It’s no secret that the restaurant industry has been rocked in recent years. And while we’re all desperately trying to put the pandemic in the rearview mirror, “we’re still dead in the middle of it,” says Nofo owner Jean Martin. Hence the sometimes slow or seemingly poor service — and the empty tables that come with the wait (insider tip: tables can’t be seated if a restaurant is understaffed or a server would be double-seated). Add to that supply chain issues – NTM the residual loss from forced closures – and, well, you pretty much want to be anyone but a restaurant owner. While these restaurateurs have endless empathy for their customers, they are also understandably frustrated. To cover the gap, they and their staff members are working ungodly hours to feed and entertain us – and yet the public remains irritated. Now add the price spikes and “customers feel like they’re getting less for more: less service and less food on the plate for more money,” says Martin. “And we want to do everything we can to meet the customer’s needs.” So, as lovers of the hospitality industry (NTM of hard working people and truth) we wanted to dedicate space in our Top Restaurants issue to some of the best hotel vets in our area in the hope diners give time and grace to these industry vets as they get back on their feet.
Why is staffing so difficult?
“The biggest problem is the lack of employees. It hurts everything in our business. Customers expect a certain level of service, but there just aren’t enough servers working. People need to start realizing that things haven’t gone back to normal and they’ll probably never get back to where they were. Not only are we having difficulty getting qualified people to work, but everything has gone up in price since COVID. We regularly offer special offers to help relieve everyone’s wallet. … We are doing our part to help as much as possible, but we still have to feed our families, so we have to charge accordingly.
–Marilyn Peraza, co-owner, 13 Tacos & Taps
“No one wants to work since COVID. Those who say they do are looking for a ridiculous salary without earning it. People know businesses are hurting right now — not just restaurants — and they’re coming in and doing what they want because they know you need it. Many have received so much government money for doing nothing and now expect this from employers. I don’t think it had to do with sudden closures because it wasn’t just restaurants—a lot of businesses closed suddenly. It’s about getting something for nothing. Our servers earn very well – $20-30/hour in tips, plus a small hourly wage – but that doesn’t seem like enough.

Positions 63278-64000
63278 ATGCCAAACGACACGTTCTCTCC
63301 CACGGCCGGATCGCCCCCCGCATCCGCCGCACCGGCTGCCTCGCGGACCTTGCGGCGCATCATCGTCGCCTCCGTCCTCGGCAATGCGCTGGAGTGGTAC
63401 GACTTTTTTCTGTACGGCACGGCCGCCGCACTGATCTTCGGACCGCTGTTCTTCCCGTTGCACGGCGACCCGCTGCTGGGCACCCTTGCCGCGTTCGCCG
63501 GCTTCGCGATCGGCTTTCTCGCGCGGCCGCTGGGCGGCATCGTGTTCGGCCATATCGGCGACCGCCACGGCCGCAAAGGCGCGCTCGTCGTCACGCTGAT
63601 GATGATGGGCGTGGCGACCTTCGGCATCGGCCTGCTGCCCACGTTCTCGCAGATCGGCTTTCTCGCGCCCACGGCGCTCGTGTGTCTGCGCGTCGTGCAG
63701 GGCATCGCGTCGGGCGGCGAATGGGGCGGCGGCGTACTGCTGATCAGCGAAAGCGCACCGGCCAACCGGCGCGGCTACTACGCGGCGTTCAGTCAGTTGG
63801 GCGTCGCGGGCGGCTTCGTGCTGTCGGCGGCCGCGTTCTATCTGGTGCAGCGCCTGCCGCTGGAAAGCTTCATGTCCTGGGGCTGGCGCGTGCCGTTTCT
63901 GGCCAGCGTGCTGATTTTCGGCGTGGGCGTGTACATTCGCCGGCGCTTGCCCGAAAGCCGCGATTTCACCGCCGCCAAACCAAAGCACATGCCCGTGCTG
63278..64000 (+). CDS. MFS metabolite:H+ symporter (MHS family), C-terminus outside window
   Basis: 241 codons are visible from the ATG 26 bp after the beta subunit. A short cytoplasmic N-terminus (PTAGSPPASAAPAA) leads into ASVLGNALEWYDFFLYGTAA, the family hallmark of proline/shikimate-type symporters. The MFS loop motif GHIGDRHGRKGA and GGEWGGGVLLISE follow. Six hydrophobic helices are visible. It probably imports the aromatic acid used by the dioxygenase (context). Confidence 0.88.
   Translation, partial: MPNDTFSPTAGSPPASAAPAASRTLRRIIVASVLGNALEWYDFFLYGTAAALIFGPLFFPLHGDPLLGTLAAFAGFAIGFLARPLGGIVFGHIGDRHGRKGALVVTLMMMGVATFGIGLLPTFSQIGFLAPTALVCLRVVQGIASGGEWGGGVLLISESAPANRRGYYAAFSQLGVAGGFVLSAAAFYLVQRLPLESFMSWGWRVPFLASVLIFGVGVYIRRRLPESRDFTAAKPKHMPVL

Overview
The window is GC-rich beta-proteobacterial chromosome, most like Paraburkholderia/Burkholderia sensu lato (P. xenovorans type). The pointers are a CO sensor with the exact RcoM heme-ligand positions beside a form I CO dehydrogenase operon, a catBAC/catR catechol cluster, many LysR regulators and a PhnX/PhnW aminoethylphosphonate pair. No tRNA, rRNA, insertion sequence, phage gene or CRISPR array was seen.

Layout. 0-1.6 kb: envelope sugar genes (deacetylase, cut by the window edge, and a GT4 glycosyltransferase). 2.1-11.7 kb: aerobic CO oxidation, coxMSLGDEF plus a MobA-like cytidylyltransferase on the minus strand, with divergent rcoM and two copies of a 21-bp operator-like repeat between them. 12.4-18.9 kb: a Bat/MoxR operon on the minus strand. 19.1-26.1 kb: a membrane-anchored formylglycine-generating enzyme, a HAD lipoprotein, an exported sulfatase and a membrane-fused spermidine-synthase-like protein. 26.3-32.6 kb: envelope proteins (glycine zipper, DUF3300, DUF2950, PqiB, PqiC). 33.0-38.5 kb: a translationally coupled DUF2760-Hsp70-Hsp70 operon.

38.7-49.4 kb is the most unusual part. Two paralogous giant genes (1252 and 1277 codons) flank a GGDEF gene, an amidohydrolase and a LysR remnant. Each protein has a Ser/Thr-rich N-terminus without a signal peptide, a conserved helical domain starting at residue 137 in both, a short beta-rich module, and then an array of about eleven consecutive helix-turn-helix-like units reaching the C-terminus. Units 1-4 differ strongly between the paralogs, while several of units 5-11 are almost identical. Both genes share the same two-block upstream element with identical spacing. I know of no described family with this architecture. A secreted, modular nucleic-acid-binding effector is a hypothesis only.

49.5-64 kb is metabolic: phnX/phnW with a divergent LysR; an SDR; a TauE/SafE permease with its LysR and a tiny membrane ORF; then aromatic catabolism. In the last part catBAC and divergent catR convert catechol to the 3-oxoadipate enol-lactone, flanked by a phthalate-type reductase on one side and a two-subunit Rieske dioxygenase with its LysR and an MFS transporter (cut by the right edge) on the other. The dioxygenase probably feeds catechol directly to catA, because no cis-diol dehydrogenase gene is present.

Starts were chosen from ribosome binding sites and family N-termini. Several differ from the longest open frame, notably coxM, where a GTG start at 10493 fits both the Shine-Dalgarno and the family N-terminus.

“To be honest, I have no idea where all the people are. I know quite a few who have changed jobs, but that’s definitely not all. I think it’s a combination of many things: laziness, changing professions, taking jobs “under the table” and perceiving unemployment, industry fatigue, etc.”
“There are not enough people looking for jobs in this industry. Compensation is at an all-time high, up 30-40% in some positions, but opportunities remain. The industry has overworked and underpaid many of its staff for years and this, combined with so many other work opportunities that can be less physically and mentally stressful, is the main source of the workforce problem. work. We are fortunate to have a more understanding clientele than some when it comes to limiting our opening hours. We try to take care of our customers and, just as importantly, our loyal employees who have supported us in these difficult times. »
–Chef Dan Gray, Nofo Cafe
“The staffing is beyond ridiculous. I have never been to any city and no restaurant had such issues with staff. It’s crazy, and it’s not just the restaurants. Almost every business faces the same thing. It’s like Thanos snapped a finger or something.
–Michael Lee, Chef/Owner, M Restaurants
“On the one hand, we are still feeling the ripple effects of COVID. Within days, our entire industry was shut down. Unfortunately, while many other industries have pivoted, it’s not possible to work remotely when managing the floor of a food service establishment. During the pandemic, many people found other ways to make a living or other things they were passionate about and simply did not return to hospitality.
–Sara Abernethy, co-owner, Wye Hill